United States Ambassador Ken Salazar and the Canadian Chamber of Commerce in Mexico (Cancham) have advised Mexico to take energy policy objections seriously.
Both the United States and Canada have requested consultations under the United States-Mexico-Canada Agreement (USMCA), the free trade pact that took effect in 2020. They believe that policies that favor the Federal Electricity Commission and the state oil company Pemex unfairly discriminate against foreign companies that operate in Mexico’s energy sector.
In announcing the U.S. request for consultations, the Office of the United States Trade Representative complained about “Mexico’s delays, denials, and revocations of U.S. companies’ abilities to operate in Mexico’s energy sector” and asserted that “Mexico’s policy changes threaten to push private sector innovation out of the Mexican energy market.”
President López Obrador on Wednesday displayed flippant disregard for the U.S. request, going so far as to mock it by playing a song at his morning news conference whose title translates to “Oh, How Scary.”
Salazar, who has been accused of being too close to AMLO, took to Twitter to advocate a different approach.
“The consultation mechanism is a fundamental element of USMCA that benefits all three countries by enabling us to quickly resolve disputes,” he wrote. “We must approach this USMCA energy dispute with determination and seriousness for an expeditious resolution.”
For his part, the vice president of Cancham’s energy committee said that “Mexico must attend the consultations request with all seriousness.”
Carlos de María y Campos added that the consequences of not reaching agreement during the consultation phase could be very serious. If there is no resolution, the United States and Canada could seek the establishment of dispute panels to deal with the matter. If they fail to achieve the outcome they seek, the two countries could ultimately impose punitive tariffs on Mexican imports.
“The impact [the dispute] could have on the economy is nothing to laugh about,” said de María y Campos.
López Obrador pledged Thursday that the government would defend its energy sector policies, noting that, despite its close trade relationship with the U.S. and Canada, it has the right to make its own decisions about domestic matters.
Foreign Affairs Minister Marcelo Ebrard said Thursday that the government was already putting together a team to defend Mexico’s policies in the face of the challenge. “We’re going to be prepared and we’re going to defend our arguments,” he said in a video posted to Twitter.
A spokesman for CFE — which is at the center of the dispute as the result of a law that gives the energy it generates priority on the national grid — asserted that Mexico’s policies don’t violate the USMCA. Luis Bravo said that CFE’s position is exactly the same as that of the president. “The agreement isn’t being violated and that’s what will be proven” during the consultations with the United States and Canada, he said.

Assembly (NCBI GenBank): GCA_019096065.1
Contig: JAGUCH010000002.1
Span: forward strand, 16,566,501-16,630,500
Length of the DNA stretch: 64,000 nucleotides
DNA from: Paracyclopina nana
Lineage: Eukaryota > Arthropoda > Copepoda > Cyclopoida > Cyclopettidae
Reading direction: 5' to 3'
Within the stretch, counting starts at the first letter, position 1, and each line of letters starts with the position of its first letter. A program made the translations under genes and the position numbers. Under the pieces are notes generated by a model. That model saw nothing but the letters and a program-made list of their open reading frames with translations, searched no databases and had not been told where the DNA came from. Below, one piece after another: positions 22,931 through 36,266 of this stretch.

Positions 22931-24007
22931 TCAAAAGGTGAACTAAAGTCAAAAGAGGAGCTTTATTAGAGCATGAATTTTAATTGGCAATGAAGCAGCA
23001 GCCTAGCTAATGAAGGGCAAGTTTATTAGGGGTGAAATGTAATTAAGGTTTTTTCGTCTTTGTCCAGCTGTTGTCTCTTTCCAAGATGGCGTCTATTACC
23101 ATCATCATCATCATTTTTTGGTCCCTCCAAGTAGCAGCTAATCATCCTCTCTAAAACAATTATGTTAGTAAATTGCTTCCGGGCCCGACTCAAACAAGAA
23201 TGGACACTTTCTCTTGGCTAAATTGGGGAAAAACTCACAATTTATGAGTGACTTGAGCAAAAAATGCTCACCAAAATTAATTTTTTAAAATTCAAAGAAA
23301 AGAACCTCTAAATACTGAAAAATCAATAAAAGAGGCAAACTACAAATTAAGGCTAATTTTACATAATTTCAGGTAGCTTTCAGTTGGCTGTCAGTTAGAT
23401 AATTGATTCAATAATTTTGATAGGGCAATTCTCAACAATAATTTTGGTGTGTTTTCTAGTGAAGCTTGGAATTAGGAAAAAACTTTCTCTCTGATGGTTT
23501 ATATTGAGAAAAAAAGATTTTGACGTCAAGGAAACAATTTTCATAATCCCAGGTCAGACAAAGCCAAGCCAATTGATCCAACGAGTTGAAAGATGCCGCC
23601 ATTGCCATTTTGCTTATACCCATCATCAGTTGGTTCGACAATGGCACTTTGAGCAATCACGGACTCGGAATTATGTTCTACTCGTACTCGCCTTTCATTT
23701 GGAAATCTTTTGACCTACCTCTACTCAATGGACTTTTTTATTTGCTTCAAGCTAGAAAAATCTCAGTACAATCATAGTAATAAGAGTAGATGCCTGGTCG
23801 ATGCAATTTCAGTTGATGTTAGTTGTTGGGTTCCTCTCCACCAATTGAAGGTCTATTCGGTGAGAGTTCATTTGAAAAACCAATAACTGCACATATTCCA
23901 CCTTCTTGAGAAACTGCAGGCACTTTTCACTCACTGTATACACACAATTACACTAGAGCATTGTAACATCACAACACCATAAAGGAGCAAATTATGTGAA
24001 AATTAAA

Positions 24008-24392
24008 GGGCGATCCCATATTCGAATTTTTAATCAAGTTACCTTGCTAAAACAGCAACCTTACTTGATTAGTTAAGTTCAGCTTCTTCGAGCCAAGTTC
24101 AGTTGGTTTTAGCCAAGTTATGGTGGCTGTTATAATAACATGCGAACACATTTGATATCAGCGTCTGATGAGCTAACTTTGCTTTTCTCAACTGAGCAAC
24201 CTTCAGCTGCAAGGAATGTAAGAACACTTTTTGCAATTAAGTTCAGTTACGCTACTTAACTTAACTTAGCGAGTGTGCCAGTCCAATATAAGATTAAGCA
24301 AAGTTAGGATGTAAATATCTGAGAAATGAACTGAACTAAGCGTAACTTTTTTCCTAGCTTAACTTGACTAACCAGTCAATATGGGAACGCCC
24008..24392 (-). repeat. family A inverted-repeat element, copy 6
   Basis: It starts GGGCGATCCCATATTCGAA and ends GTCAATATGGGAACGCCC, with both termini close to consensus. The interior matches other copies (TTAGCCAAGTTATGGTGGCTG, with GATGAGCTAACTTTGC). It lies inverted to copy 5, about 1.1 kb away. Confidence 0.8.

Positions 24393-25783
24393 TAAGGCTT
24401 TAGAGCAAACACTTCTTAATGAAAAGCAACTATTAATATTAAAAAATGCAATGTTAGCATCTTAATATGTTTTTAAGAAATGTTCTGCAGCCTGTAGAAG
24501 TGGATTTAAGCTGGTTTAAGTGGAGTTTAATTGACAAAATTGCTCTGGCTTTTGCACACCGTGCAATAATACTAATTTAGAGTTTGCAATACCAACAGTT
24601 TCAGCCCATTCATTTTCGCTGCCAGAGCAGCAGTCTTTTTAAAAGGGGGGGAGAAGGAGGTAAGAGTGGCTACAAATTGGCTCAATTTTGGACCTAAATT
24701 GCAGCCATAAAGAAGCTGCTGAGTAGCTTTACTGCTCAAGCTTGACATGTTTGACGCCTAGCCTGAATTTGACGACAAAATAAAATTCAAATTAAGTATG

Kenneth Smith Ramos, Mexico’s chief USMCA negotiator through 2019, said in an interview with Bloomberg that resolution during the 75-day consultation period was unlikely.
“This looks very difficult to be resolved during the consultation period because the violations are so precise, specific,” he said. “Mexico would need to completely overhaul two pieces of legislation that are essential to AMLO.”
If no resolution is reached and Mexico loses the dispute due to a panel decision, the United States and Canada can impose tariffs equal in value to the losses companies from those countries have incurred, Smith said. Ildefonso Guajardo, a deputy who was economy minister in the 2012-18 government led by Enrique Peña Nieto, said the same in an interview with journalist Carmen Aristegui.
United States officials have spoken of losses of between US $10 billion and $30 billion, meaning that Mexican exports to the U.S. could be subject to tariffs within that range. Canadian tariffs would further hurt Mexican exports. BloombergNEF, a strategic research provider, has calculated that Mexico’s energy policies place at least $22 billion in private investment at risk.
According to Smith, the dispute could potentially be one of the most expensive trade spats since NAFTA, the predecessor to USMCA, took effect in 1994. Guajardo, who as economy minister also had a central role in the negotiation of USMCA, noted that farmers and auto sector manufacturers — both of which are large exporters — could end up paying the price for the discontent generated by Mexico’s energy sector policies.
Luis de la Calle, a former deputy economy minister, said that Mexico’s ability to take advantage of the current global economic conditions could be jeopardized by the trade dispute. He told Bloomberg that the re-routing of supply chains from Asia amid disrupted global shipping networks could boost Mexican exports by billions — over US $35 billion annually, according to the Inter-American Development Bank — but the trade dispute places some of that at risk.
De la Calle said that economic problems in Europe and China have made North America the “most competitive region in the world” right now, and that if there is no resolution to the dispute “the main cost” would be not taking advantage of “the international context that tremendously favors North America.”
Smith described the situation in blunt and evocative terms. “We are watching a potential train crash between the U.S., Mexico and Canada,” he said.